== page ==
He arrived at Grand Valley in 2005 to teach composition with the added duty of starting a contemporary music ensemble. After taking a semester to get organized, Ryan led the New Music Ensemble’s first performance in spring 2006.
Just a year later, a seminal performance helped put the ensemble on the musical radar and, “We haven’t looked back,” Ryan said. It was also a time when Ryan took an unexpected chance to put their music into the world.
Ryan had chosen a difficult, specialized piece by renowned composer Steve Reich for the ensemble to study and learn to play. His main goal was to get through the concert, not record an album.
But the ensemble played the piece remarkably well. Ryan sent a recording of the concert to a record label to gauge interest in an album, which there was. The ensemble then recorded Steve Reich’s “Music for 18 Musicians” over three days at St. Cecilia Music Center in Grand Rapids.
“People loved it,” Ryan said.
He added: “I would have been laughed at if I initially said, ‘Let’s record an album.’ But I wouldn’t have pursued it if the group wasn’t sounding professional.”
The response from the music world was resounding approval. The album spent 11 weeks on the Billboard charts and was named one of the top five classical recordings of the decade by WNYC.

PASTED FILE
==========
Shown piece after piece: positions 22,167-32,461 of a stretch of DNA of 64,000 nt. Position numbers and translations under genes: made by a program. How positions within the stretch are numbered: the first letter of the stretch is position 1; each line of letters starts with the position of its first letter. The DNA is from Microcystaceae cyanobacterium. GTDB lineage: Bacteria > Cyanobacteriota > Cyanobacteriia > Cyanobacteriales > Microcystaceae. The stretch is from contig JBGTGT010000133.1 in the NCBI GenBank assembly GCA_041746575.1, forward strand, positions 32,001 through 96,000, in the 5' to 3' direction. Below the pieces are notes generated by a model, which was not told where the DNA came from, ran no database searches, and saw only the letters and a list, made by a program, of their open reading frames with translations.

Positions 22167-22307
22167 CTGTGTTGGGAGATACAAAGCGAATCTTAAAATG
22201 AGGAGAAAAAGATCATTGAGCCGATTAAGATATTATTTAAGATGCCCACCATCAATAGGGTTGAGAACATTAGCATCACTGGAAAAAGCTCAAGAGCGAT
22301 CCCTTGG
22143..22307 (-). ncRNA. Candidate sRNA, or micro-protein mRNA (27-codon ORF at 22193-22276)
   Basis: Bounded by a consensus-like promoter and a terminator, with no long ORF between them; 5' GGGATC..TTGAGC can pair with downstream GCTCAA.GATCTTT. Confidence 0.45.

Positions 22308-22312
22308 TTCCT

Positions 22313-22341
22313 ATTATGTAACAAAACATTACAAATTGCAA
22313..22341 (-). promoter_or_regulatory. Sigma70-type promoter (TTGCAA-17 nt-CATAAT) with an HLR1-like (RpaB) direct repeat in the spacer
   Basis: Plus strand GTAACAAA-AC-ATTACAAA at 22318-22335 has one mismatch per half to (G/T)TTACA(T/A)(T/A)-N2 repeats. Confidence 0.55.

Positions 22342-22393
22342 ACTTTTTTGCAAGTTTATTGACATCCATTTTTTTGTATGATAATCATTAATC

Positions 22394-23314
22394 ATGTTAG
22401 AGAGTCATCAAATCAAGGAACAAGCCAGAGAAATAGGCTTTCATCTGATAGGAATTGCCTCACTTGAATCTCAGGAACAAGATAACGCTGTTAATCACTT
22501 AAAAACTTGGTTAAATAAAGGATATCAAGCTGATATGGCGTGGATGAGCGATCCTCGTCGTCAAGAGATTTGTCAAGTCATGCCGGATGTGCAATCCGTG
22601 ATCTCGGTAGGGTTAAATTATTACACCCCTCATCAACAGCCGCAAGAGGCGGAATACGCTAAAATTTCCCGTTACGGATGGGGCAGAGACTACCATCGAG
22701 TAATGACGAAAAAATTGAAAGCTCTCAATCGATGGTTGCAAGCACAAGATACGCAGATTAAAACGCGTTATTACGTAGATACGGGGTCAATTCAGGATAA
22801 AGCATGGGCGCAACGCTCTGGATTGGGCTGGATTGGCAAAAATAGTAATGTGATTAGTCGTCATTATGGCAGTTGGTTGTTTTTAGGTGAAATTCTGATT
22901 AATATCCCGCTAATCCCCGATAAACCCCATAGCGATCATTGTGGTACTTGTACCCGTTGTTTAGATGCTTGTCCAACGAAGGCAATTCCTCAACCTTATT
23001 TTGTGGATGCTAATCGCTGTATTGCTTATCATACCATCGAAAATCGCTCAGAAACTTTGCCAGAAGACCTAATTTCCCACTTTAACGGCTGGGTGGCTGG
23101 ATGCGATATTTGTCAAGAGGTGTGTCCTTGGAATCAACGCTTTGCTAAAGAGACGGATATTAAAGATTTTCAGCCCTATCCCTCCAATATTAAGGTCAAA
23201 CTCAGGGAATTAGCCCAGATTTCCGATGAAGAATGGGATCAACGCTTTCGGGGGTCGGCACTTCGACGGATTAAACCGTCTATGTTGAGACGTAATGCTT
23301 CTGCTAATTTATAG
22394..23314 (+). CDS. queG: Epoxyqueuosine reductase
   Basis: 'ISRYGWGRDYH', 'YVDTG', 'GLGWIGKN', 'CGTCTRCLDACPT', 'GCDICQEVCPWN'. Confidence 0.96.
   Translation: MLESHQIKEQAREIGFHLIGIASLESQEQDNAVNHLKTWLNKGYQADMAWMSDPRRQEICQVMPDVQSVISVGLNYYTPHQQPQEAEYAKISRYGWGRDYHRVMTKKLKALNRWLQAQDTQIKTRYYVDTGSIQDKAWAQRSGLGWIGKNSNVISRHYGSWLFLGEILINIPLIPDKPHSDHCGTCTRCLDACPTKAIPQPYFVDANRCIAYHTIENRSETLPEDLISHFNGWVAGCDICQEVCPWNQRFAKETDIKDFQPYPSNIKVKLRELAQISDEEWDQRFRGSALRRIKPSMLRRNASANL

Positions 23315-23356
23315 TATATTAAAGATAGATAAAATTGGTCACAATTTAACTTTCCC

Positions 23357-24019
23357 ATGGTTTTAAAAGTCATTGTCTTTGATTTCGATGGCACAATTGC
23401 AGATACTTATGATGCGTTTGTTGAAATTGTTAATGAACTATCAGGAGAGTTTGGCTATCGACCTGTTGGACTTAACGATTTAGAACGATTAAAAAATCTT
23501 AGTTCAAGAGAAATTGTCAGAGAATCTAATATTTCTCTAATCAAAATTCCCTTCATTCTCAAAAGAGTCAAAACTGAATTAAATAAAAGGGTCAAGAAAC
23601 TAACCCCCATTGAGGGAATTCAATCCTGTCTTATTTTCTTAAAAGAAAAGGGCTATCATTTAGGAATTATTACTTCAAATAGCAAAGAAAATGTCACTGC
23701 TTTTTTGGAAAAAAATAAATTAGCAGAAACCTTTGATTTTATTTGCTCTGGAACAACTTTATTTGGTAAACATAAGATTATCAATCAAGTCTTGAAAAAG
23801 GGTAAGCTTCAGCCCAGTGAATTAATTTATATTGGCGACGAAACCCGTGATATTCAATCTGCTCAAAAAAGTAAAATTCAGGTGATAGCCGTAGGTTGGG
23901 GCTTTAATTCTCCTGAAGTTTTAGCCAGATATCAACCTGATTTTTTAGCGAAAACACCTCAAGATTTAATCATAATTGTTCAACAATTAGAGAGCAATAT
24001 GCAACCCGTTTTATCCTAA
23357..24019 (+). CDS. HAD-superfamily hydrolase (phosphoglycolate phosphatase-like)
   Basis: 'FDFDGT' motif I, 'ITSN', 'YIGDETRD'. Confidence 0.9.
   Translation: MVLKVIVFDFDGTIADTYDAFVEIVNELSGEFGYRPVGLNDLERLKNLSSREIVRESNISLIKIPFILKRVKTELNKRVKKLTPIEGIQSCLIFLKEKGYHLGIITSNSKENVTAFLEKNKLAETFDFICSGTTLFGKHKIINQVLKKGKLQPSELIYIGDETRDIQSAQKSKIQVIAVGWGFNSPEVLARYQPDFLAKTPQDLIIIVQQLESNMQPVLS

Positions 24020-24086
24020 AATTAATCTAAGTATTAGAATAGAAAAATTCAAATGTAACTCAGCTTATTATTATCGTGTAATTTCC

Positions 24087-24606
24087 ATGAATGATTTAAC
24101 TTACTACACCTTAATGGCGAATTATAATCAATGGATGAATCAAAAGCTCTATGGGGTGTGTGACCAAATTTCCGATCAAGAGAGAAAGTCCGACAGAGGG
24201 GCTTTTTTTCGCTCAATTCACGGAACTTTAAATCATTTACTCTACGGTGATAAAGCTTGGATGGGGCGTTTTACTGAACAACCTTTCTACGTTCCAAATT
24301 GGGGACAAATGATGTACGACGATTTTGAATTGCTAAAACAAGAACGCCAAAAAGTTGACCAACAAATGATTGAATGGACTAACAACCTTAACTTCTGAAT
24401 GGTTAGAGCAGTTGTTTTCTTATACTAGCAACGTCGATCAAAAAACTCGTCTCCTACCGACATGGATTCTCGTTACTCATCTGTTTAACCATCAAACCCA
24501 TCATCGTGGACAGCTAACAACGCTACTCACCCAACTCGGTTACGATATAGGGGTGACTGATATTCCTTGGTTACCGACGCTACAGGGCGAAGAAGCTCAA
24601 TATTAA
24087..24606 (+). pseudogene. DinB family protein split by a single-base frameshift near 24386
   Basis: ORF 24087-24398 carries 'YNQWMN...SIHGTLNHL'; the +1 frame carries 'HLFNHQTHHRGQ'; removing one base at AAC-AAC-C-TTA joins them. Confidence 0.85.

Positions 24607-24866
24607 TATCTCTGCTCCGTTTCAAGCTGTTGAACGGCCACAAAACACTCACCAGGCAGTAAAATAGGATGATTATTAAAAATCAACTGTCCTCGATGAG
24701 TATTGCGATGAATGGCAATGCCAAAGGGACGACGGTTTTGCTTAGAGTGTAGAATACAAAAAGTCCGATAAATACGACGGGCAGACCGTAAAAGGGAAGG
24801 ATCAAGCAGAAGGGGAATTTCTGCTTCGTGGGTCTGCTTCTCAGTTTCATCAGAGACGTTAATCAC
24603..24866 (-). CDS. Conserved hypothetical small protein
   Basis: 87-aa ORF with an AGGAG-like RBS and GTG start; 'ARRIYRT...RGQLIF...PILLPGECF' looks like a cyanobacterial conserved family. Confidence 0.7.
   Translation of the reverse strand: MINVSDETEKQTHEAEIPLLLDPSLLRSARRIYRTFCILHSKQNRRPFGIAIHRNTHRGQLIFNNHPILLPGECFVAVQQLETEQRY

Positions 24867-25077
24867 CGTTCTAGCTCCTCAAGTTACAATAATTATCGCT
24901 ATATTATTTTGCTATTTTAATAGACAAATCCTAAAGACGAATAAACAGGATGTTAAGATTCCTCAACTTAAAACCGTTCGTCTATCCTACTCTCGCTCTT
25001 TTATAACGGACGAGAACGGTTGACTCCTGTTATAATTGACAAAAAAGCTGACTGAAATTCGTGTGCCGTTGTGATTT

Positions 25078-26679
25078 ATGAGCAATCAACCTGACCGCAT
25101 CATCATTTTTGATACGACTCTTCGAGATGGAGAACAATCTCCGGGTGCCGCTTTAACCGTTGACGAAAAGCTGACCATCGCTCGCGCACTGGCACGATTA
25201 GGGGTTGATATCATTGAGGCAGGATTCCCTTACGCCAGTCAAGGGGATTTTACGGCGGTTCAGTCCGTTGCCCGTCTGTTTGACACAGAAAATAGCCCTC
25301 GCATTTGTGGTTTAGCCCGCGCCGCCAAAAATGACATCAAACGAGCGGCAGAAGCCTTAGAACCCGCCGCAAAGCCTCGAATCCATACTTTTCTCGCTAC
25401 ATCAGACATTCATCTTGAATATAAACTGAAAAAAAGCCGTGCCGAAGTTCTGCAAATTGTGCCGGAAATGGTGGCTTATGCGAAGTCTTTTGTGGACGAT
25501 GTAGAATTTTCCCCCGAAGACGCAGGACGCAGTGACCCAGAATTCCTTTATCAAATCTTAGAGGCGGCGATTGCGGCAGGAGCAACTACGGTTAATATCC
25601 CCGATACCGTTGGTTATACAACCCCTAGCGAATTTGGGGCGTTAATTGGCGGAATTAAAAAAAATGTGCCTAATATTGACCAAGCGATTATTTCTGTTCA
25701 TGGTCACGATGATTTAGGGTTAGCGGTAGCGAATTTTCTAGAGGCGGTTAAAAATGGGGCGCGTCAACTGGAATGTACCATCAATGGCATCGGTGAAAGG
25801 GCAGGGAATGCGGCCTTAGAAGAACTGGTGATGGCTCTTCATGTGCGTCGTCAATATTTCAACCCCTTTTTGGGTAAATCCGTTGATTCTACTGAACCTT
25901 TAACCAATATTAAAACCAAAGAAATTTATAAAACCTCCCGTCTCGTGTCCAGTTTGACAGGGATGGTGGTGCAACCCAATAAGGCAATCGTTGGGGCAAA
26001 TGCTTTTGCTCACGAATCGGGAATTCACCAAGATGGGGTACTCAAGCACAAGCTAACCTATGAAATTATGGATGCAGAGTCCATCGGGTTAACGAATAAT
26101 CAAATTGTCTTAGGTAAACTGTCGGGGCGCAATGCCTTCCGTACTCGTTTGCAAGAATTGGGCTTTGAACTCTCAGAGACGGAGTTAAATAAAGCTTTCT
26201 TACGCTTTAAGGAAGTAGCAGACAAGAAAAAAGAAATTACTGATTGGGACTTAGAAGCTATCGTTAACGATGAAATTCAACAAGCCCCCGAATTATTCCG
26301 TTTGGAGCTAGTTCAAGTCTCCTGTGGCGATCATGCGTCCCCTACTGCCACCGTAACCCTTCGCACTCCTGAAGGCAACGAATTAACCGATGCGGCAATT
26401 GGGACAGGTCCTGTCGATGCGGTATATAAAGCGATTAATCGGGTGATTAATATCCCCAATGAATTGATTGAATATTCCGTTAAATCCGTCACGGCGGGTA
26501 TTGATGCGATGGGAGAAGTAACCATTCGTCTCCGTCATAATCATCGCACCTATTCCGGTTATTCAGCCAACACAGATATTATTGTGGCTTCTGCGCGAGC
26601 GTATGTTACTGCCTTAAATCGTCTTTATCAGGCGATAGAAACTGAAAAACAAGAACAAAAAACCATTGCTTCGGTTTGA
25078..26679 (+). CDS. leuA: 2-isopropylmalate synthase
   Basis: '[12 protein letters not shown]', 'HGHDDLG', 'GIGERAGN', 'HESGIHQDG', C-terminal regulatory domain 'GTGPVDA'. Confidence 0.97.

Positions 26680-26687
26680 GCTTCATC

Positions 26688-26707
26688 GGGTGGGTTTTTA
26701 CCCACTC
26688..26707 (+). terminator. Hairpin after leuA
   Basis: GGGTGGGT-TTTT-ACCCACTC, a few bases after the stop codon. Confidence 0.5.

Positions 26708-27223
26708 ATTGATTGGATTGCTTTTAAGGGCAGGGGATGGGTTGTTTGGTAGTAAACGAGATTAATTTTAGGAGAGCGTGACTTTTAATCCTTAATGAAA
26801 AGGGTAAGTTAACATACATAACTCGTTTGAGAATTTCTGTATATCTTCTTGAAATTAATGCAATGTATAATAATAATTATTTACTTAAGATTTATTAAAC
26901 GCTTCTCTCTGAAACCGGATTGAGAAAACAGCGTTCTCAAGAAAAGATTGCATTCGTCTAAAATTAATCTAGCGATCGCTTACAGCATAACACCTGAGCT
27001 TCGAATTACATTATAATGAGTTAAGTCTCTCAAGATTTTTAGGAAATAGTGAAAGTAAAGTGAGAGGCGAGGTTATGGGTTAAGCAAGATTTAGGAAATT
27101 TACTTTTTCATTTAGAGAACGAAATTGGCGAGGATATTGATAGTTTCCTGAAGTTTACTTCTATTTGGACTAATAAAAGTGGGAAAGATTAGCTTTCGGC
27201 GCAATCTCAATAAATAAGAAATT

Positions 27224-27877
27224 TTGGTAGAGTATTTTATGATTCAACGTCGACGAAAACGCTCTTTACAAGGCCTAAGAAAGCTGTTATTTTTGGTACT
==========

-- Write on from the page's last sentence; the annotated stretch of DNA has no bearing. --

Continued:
The New Yorker said, “Michigan musicians play with glistening precision.” The San Francisco Chronicle referred to it as the “surprise new-music hit of 2007.”
Why did that album strike such a chord? Ryan suspects part of the fascination was music aficionados on the coasts discovering a performance from undergraduate students at a Midwestern school.
But first and foremost, he said, the quality of the work had to shine. At the time, only a handful of professional groups had tackled the demanding music that the GVSU ensemble performed, he said. And those who know music thought the undergraduates from Grand Valley were on par with any professional group.
Once on that radar, the buzz has indeed continued through subsequent albums and special performances, including the ongoing tours of national parks that have garnered wide interest and accolades. An album in 2017, “RETURN,” which included 15 works composed by Ryan’s former students, earned praise from NPR’s Tom Huizenga, who said, “Calming, alluring and sophisticated all at once, ‘RETURN’ marks a high point for Ryan, his ensemble and former students.”